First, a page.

Have a discussion with your child and ask them questions in a 'what if' type scenario.
Then Holly explained how you can "extend it" by changing the situation and the setting. Ask "what if you're at school?" or "what if this happens on the bus?"
"There's a really easy activity you could actually do where people use their hands," she said.
"Draw around your hand and try to come up with five different people in different types of locations or roles."
See if your children can think of five people they can talk to in five different scenarios, representing each of the five fingers on the drawing.
"A lot of children would never say no to an adult," Holly said, reminding us of the importance of building our children's problem-solving skills and role-playing what if scenarios.
Who knows? This may come in handy for them one day.
It's a skill your child hopefully will never need, but is it worth them not having it if they really do need it one day?
Original article written by Claire Haiek and published on Kidspot: https://www.kidspot.com.au/parenting/parenthood/parenting-style/5-simple-ways-to-protect-your-children-online-and-in-real-life/news-story/89fff89f85e49f04ad804f3650691290
Bruce returns to Milton State School after 50 years to officially launch Day for Daniel 2018.
Denise said "Today we publicly launch Day for Daniel. I am moved by the effort and contributions of so many to ensure Daniel's legacy lives on. This Friday will see a record number of schools and child care centres participate in Australia's premier child safety day. Today we also welcome Kim Skubris as an Ambassador at the Daniel Morcombe Foundation. As a mother and respected journalist, Kim has been instrumental in a number of events to help bring our Daniel home and raise funds for the Daniel Morcombe Foundation".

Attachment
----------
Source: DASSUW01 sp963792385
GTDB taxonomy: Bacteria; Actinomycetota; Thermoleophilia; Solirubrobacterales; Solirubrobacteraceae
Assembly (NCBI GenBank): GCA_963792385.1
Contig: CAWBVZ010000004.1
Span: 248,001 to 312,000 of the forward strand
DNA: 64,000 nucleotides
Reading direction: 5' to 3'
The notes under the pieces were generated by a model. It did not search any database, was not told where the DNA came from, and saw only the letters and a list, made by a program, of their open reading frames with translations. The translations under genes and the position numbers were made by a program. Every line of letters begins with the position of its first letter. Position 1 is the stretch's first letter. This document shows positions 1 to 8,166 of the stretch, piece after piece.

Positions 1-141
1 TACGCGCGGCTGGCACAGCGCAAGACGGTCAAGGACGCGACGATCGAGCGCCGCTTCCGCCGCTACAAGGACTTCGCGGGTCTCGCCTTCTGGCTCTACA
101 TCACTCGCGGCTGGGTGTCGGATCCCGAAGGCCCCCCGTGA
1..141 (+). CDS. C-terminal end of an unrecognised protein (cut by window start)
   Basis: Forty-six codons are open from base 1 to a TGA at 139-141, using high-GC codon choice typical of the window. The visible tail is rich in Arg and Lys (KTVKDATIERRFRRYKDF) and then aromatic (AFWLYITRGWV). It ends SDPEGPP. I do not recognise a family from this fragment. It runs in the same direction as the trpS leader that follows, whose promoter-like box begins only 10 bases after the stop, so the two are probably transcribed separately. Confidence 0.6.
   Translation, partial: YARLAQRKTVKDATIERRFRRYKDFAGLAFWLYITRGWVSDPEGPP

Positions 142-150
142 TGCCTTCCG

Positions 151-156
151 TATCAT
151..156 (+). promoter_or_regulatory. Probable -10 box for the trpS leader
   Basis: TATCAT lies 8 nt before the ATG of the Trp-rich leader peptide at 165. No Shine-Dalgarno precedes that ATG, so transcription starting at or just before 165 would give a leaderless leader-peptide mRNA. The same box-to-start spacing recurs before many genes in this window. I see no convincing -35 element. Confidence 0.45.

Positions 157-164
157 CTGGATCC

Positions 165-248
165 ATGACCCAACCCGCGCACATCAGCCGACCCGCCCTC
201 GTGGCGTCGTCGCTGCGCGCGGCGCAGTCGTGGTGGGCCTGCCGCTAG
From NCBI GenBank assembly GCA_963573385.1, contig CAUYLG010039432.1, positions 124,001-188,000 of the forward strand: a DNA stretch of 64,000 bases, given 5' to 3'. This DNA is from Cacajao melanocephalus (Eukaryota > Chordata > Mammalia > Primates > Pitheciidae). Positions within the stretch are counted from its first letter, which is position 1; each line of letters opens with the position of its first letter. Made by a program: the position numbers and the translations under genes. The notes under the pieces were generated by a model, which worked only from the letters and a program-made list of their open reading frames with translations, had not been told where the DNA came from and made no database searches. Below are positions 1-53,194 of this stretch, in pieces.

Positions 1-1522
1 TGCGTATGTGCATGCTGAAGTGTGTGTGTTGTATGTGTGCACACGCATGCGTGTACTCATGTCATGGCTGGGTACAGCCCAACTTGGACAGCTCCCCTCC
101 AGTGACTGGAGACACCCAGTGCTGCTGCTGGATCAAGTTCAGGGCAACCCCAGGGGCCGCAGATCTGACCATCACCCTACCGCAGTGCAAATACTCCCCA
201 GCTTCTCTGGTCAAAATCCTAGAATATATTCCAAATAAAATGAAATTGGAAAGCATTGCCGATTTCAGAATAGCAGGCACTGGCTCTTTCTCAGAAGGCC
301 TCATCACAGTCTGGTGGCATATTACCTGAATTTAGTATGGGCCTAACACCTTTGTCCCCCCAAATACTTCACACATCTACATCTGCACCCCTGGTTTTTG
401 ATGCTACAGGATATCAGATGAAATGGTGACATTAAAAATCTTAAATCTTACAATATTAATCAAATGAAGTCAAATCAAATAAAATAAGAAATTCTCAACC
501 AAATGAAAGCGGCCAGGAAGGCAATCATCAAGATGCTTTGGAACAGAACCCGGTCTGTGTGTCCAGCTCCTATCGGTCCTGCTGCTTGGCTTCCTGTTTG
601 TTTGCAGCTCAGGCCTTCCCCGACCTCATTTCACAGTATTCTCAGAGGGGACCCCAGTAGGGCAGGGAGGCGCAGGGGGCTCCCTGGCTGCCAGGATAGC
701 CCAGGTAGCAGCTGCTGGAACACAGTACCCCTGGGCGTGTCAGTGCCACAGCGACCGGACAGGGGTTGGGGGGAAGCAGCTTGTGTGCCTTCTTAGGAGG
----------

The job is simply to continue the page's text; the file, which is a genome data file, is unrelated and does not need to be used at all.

Bruce added "50 years ago I was a student at this very primary school. At a quick glance I could say little has changed. But today the world has a very different landscape for us all. Teachers, police, parents and carers have new challenges to keep our kids safe. Day for Daniel bridges that gap and lays the foundation through evidenced based educational programs that reduce the incidences of child abuse. Get involved or simply join us online this Friday and watch Australia's Biggest Safety Lesson, it is sure to become a viral hit".
The Principal of Milton Sate School Mr Paul Zernike explained 'Day for Daniel' is such a timely reminder to all children, parents and the wider community about the importance of instilling in our children that they are in control of their own bodies and need to feel safe at all times. The work that Denise and Bruce Morcombe have done to highlight this issue and provide support, guidance and education to the children right across Australia is so critical to the ongoing safety of our children within the community.